An introduction to Welsh Politics

By Jamie McKay

Last February the Senedd, home to the National Assembly for Wales, celebrated its tenth anniversary. Established in 1999 by the Blair government after numerous campaigns throughout the second half of the twentieth Century, the Assembly has taken control of numerous powers from Westminster over the years.

Previously, the government of James Callaghan introduced referenda on devolution and ‘home rule’ for Wales and Scotland. After voters rejected these plans for devolved Parliaments at the polls, these campaigns were set back for almost two decades. By 1997, the next Labour government held new referendums on the subject, these far more successful. As a result the National Assembly for Wales and the Scottish Parliament were created, with more powers devolved over the years.

Currently the Welsh Government has powers over 20 devolved areas, ranging from health, education, the environment, local government and the various matters surrounding the Welsh language.

Though Labour’s fortunes in the rest of the United Kingdom have declined since the introduction of devolution the party have maintained power in the National Assembly, leading to several clashes with the Conservative Government in Westminster.

In the previous elections to the Assembly held in May this year Labour went in as the incumbent minority government holding 30 of the 60 seats in the Senedd. Having led every Welsh government since the beginning of the devolved Assembly Labour came under criticism for varied perceived failings by their opponents in the Welsh Conservative party and their former coalition partners in Plaid Cymru and the Welsh Liberal Democrats. In losing one seat, and overall control of the Assembly, Carwyn Jones’ Welsh Labour were forced to negotiate a new coalition. The Liberal Democrats, who lost four of their five seats, were willing to make a deal with former leader and sole remaining Assembly member (AM) Kirsty Williams becoming Cabinet secretary for Education.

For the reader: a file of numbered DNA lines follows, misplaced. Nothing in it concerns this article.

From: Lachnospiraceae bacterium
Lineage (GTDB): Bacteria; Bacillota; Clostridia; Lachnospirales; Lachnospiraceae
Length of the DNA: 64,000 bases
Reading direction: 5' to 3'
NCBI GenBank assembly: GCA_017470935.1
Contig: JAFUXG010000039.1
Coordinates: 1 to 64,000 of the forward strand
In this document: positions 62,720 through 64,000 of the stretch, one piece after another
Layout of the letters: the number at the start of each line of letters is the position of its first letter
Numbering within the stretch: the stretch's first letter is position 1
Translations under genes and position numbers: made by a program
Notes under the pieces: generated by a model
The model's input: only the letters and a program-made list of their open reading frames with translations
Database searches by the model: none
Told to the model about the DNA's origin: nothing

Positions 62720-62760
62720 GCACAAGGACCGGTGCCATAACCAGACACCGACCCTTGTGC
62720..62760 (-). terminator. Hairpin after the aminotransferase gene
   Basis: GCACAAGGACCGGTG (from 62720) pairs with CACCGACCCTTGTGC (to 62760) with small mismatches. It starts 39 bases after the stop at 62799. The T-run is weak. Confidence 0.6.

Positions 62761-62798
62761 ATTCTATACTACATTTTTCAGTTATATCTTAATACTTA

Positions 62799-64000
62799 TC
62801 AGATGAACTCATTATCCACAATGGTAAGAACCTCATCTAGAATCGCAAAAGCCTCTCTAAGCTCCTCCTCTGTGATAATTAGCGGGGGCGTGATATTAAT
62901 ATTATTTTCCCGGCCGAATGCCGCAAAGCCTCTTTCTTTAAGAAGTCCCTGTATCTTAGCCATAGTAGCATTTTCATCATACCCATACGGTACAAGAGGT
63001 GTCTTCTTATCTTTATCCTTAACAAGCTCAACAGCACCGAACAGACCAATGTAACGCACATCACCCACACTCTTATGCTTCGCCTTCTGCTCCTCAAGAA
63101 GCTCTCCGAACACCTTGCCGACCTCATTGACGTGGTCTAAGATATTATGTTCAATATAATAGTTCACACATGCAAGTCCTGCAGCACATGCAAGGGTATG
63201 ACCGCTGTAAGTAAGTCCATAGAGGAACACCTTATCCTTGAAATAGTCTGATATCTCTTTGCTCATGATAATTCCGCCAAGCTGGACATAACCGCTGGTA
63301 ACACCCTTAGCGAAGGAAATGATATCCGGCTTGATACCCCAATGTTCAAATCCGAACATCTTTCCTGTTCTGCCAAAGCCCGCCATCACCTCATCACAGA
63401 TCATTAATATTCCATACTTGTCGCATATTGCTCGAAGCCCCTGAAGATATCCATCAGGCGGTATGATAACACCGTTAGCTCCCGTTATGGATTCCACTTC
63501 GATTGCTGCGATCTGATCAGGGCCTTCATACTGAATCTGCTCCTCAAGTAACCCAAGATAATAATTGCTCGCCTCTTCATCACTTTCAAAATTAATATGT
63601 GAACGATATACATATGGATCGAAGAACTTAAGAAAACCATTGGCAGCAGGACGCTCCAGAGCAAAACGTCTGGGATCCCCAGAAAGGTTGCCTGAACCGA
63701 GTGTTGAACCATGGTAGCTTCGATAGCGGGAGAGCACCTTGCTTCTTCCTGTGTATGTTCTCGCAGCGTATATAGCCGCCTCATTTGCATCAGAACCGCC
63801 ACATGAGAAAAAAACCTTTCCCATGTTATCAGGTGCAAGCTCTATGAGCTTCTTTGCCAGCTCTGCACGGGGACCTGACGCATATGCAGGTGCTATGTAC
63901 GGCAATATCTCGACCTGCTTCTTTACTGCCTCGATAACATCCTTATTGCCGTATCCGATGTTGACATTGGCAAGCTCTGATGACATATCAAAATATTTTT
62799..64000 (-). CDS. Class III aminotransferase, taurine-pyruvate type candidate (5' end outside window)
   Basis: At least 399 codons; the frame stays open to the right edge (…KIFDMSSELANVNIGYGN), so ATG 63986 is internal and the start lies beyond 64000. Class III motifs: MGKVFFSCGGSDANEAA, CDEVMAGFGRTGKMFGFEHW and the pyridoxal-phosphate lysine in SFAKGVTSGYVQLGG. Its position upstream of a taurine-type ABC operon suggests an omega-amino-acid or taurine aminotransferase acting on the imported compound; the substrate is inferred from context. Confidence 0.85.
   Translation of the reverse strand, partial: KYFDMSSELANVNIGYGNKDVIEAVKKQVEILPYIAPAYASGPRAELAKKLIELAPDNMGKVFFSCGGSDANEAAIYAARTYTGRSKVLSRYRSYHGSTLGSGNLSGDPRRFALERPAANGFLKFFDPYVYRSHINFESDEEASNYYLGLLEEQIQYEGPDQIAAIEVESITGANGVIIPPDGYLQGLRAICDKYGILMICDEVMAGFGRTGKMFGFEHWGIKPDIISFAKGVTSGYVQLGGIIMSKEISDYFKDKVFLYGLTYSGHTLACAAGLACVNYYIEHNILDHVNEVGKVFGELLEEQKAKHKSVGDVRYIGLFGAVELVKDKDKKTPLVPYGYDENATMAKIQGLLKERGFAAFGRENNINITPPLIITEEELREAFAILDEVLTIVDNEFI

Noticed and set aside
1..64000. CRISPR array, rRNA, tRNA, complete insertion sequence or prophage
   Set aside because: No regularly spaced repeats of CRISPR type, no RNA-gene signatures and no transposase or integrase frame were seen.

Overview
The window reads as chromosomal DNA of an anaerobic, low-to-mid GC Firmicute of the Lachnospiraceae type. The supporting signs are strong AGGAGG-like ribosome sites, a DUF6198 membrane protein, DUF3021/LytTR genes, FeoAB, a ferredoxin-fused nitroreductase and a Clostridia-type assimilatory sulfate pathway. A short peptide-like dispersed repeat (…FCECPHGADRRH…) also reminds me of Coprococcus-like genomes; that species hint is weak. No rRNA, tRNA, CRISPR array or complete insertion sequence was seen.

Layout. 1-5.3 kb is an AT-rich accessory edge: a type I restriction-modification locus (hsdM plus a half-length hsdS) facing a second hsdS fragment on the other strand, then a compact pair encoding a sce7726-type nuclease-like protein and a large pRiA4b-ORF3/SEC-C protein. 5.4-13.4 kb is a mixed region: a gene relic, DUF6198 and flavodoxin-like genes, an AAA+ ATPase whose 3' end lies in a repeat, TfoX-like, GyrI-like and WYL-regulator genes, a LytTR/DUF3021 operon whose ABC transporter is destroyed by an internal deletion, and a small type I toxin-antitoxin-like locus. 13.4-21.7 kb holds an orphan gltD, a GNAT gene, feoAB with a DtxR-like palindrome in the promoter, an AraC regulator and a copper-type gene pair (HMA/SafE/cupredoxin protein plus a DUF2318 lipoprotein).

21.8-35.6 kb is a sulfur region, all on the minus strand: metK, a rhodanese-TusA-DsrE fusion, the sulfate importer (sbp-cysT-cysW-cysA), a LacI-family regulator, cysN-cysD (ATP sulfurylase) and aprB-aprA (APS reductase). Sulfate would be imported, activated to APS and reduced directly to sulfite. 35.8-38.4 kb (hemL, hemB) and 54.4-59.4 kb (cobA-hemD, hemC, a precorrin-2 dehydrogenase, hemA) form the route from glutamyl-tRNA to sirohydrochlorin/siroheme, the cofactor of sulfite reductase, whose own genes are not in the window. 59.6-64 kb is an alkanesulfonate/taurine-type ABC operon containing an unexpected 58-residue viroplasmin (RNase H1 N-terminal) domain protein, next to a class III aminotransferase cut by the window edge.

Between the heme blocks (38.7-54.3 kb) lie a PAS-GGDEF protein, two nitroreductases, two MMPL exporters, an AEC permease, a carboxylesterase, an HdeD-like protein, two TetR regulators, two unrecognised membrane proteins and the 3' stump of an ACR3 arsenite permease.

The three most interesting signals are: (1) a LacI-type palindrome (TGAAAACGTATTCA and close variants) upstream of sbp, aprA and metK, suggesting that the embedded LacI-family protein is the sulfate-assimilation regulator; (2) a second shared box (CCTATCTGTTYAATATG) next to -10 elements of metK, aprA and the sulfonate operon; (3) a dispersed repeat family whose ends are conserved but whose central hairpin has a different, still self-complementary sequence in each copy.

But the new government did not form without firm opposition. One of the major shocks of this years election was the introduction of the Eurosceptic United Kingdom Independence Party (UKIP), who went from having no representation in the Senedd to holding seven seats after a 12 per cent swing across Wales. The Government of Wales Act 2006 states that the Assembly must elect the first Minister within 28 days of the polling day, but as the AMs gathered an informal arrangement between Plaid Cymru, the Welsh Conservatives and UKIP threatened the deal made between Labour and the Liberal Democrats.

With the unlikely support gained from the Conservatives and the Assembly’s most recent addition in UKIP the nationalist leader Leanne Wood was able to draw level with Jones creating a deadlock with both leaders gained 29 votes for their candidacy. A tied vote for the First Minister was unprecedented in the history of the Assembly and the uncertainty tried the patience of leading figures in Welsh Labour who decried what they saw as the hypocrisy of Wood, who had campaigned on a promise never to make a deal with the Tories or UKIP. Ultimately the deadlock was defeated after days of close negotiations allowing Welsh Labour to continue in forming their minority government.

As an array of challenges face the new minority government, from negotiations with the EU to the threat to the livelihoods of Port Talbot workers, it remains to be seen if this thin majority will last.